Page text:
One popular form of trust is the revocable living trusts, because individuals can establish them to manage their assets during their lives and revoke or change them as their interests and needs change. They are also an excellent tool for elder orphans, because they comprehensively list what happens if the grantor is incapacitated, and the trustee takes over the management of the assets. Revocable living trusts can also be useful in asset distribution after death.
You can name a beneficiary for financial assets such as a stock market fund or insurance policy or designate your favorite charity as the recipient of some of your wealth. Beneficiary designations take legal precedence over a will or trust. It’s a good idea to regularly review your named beneficiaries and make any necessary updates.
Another tool especially helpful for solo agers is long-term-care insurance, which covers expenses of longer-term treatment such as home healthcare, adult day care, assisted living and nursing-home care. Premiums for this kind of insurance are often thought to be expensive, but a properly designed plan can often fit into most budgets and could save you money in the long run. For those who can’t depend on children to take care of them, long-term-care insurance can offer peace of mind.
Who Can You Trust?
As a solo ager, who can you trust to carry out your wishes if you become incapacitated or die? You may first think of friends, neighbors or a fellow church member. But friends are often close to your own age and may not survive you or be in any shape to take over your affairs. Neighbors and church members can move or prove untrustworthy.
To find an impartial executor or stable institution, many turn to law firms or trust companies. Although these options can be expensive, many seniors are willing to pay the costs because they don’t have family connections or may prefer not to rely on their family members.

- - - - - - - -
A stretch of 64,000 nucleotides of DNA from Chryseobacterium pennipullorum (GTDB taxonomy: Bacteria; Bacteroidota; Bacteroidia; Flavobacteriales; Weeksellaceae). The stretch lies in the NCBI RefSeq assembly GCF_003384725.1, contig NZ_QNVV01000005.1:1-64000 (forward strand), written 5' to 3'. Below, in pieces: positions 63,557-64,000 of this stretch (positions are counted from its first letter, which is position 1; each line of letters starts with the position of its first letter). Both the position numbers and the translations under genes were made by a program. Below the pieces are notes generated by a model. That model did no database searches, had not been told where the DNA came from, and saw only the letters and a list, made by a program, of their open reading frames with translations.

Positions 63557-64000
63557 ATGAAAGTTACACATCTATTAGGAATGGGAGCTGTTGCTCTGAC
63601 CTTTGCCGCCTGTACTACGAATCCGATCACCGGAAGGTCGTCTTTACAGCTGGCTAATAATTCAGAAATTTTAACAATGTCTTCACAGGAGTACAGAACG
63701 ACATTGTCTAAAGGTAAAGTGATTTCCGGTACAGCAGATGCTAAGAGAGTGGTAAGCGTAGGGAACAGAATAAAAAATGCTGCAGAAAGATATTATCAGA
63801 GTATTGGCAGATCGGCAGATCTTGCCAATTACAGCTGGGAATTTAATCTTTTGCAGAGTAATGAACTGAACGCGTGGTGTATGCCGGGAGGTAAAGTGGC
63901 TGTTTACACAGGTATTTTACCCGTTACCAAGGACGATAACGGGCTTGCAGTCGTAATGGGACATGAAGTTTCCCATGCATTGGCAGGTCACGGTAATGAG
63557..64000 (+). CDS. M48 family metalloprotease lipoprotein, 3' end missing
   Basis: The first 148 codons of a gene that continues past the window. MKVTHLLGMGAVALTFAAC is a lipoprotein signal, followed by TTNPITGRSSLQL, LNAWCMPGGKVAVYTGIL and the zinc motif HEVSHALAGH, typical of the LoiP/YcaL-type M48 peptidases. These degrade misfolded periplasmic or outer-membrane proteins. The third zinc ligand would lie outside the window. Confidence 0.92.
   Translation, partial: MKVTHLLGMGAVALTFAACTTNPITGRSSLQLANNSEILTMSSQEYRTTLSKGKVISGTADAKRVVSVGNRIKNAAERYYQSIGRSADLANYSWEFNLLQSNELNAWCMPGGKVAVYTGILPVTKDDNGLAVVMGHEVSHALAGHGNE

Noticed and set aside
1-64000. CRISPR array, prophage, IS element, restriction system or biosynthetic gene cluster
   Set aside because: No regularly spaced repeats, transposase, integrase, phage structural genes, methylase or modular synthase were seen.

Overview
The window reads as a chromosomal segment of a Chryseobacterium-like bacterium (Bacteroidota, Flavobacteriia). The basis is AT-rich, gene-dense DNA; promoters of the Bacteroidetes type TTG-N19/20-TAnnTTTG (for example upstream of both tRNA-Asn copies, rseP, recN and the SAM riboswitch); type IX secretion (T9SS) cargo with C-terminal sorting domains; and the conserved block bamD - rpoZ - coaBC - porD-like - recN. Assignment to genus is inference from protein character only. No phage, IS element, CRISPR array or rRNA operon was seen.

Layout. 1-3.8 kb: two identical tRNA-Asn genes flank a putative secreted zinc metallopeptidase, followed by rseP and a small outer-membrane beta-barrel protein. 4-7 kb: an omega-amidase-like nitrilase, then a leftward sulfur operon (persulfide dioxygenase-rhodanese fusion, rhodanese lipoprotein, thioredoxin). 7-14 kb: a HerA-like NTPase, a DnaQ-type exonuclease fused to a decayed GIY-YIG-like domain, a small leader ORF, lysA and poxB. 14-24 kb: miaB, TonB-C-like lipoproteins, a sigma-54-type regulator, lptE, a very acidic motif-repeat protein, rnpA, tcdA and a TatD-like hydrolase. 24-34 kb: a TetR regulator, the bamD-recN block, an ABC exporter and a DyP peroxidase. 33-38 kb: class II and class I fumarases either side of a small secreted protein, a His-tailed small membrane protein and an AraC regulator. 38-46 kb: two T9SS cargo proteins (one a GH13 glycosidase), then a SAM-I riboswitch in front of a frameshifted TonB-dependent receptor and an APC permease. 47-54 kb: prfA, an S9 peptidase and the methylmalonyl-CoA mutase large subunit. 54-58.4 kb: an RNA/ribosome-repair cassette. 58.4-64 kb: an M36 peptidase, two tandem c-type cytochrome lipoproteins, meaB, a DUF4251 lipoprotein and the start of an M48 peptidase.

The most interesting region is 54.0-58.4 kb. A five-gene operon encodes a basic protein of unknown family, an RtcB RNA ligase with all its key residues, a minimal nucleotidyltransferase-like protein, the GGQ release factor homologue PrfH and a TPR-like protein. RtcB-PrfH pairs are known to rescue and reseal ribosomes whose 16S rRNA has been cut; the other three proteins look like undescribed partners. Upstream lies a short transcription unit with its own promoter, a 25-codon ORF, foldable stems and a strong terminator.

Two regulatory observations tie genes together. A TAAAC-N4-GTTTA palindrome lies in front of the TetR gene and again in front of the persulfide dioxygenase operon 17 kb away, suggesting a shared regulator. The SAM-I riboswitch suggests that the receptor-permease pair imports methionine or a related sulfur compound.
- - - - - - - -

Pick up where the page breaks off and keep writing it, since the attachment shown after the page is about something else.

In many states, professionals such as geriatric care managers, adult protection workers and patient navigators can legally serve in this role and receive payment for their services. For more on geriatric care managers, see sidebar.
Another solution is a personal fiduciary service through a person or firm such as a bank, trust company or registered investment adviser (RIA). The fiduciary legally serves as a trustee, executor, personal administrator or discretionary agent responsible for managing your assets. Personal fiduciaries must follow performance standards defined generally by common law, statutes, rules and regulations, or specifically by contracts, trust agreements or wills (”Personal fiduciary services,” Wikipedia).
When a state or federally chartered bank provides personal fiduciary services, they are regulated by state and federal agencies, including the FDIC, the Federal Reserve and the Office of the Comptroller of the Currency. When an RIA offers these services, they are subject to a standard of care set out in the U.S. Investment Advisers Act of 1940 and related rules from the Securities and Exchange Commission.
Private fiduciary services, such as Senior Planning Services in California, assist “vulnerable seniors” with daily care, housing and medical needs and financial management services ranging from basic bill paying to estate and investment management. State statutes govern private fiduciaries. What you pay will depend on the fiduciary service and the level of duties. Costs could involve fixed fees and/or asset-based fees as a percentage of total assets.
Another outlet for providing both financial and health assistance is chronic care advocacy, which encompasses every aspect of chronic care. A few law firms around the country offer these services.